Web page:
At the Well blog


Class divisions within whiteness

In order to dismantle racist structures, we must focus on the ordinary and the conventional. Acknowledging the connections between whiteness and class is an integral part of challenging racism, writes PhD candidate Minna Seikkula.

Racism is a diverse constellation of words, actions and practices. Their common denominator is hierarchy structured by whiteness. While whiteness denotes power and privilege, it is not a one-dimensional power structure. Nuances of whiteness and its internal distinctions partly contribute to how various practices upholding white privilege are identified as racism.

In research discussions, whiteness is generally understood as a complex ideal that cannot be reduced to an interpretation of skin colour. Although whiteness is identified based on skin pigment, hair texture and eye shape, it is not a quality of a person’s physical features but rather an interpretation made on the basis of such features. Moreover, interpretations of whiteness are equally linked to clothing, the language spoken, religious symbols and nationality, for instance. Such attributes constitute the ideal of whiteness, and racism founded on racialising interpretations draws on this ideal.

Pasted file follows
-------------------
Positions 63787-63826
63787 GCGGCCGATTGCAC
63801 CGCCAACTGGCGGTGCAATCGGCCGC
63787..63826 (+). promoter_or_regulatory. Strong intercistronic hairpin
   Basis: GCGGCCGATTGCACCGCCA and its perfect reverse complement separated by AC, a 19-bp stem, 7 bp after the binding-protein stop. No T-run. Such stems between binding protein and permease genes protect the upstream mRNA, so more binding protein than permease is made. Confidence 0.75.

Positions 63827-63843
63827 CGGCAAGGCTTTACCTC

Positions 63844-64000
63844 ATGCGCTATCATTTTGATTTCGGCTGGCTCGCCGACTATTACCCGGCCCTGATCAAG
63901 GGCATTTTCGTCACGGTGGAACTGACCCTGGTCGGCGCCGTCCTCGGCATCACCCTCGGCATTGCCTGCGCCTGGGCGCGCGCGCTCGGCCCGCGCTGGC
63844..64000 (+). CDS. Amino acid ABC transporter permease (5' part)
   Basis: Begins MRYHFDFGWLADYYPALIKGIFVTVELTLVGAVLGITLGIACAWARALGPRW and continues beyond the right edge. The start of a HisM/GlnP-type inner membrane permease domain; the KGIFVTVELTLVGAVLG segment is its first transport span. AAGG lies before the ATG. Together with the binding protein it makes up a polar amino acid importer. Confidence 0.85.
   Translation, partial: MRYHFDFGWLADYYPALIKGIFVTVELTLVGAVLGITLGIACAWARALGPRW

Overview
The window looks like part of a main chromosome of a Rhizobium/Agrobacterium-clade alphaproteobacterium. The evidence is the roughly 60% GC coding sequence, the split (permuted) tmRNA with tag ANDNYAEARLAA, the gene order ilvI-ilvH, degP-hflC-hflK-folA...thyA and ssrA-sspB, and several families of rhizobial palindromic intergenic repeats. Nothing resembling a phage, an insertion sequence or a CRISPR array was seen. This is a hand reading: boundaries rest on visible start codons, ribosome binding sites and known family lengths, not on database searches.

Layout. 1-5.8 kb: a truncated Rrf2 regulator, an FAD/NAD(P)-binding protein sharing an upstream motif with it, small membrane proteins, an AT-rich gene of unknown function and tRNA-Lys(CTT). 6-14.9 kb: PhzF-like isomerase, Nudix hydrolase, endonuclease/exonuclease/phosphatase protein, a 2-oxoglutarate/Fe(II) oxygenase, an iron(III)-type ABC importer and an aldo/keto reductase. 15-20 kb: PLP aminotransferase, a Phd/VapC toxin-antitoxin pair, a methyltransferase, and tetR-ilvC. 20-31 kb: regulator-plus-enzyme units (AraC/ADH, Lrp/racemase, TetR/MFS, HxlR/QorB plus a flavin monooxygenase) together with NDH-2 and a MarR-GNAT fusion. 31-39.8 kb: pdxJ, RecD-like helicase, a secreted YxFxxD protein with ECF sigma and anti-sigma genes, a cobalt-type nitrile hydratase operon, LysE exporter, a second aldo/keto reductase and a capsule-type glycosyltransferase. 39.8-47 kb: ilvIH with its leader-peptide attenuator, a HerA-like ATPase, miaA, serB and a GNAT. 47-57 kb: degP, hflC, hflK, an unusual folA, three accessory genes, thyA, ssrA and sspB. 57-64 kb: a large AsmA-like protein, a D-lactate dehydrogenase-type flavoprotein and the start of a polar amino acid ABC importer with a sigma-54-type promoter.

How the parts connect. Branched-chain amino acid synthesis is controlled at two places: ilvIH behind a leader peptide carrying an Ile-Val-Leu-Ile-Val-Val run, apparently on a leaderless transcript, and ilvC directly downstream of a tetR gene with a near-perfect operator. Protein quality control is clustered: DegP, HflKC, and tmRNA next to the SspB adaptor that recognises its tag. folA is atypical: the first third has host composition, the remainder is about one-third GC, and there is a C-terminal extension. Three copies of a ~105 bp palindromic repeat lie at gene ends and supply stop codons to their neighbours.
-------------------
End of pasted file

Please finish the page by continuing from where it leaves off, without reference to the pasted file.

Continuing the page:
Whiteness that feeds racism is not in itself a quality of physical or cultural features. Instead, such features are used to draw conclusions, varying in content, on the origins of the person possessing them. A personal example quoted by the late cultural theorist, Stuart Hall, illustrates the fickle, vague, context-dependent nature of whiteness and other racialising distinctions; the way he was positioned in relation to the ideal of whiteness varied depending on the context. Hall recounts how he was a part of the social elite during his youth in Jamaica, being relatively light-skinned and part of the educated middle class. In Great Britain, however, without question he was seen as a black migrant.

Whiteness is shaped through distinctions based on class, gender and sexuality, among others factors. One way of analysing the multidimensionality of whiteness is to distinguish between extreme whiteness and ordinary whiteness. This distinction, which sociologist Steph Lawler borrows from Richard Dyer, a cultural theorist, provides additional nuances to discussions within whiteness, from a perspective based on whiteness. Thus, the distinction applied by Lawler enables closer examination of the conceptions of racism.

Having studied popular discussion in England, Lawler shows how the distinction between extreme whiteness and ordinary whiteness is linked to class. Whereas extreme whiteness and racism are readily portrayed as a quality of the working class and/or underclass, middle-class whiteness is conspicuously ordinary. In Finnish discussion, class divisions are also potentially intertwined with the urban/rural divide.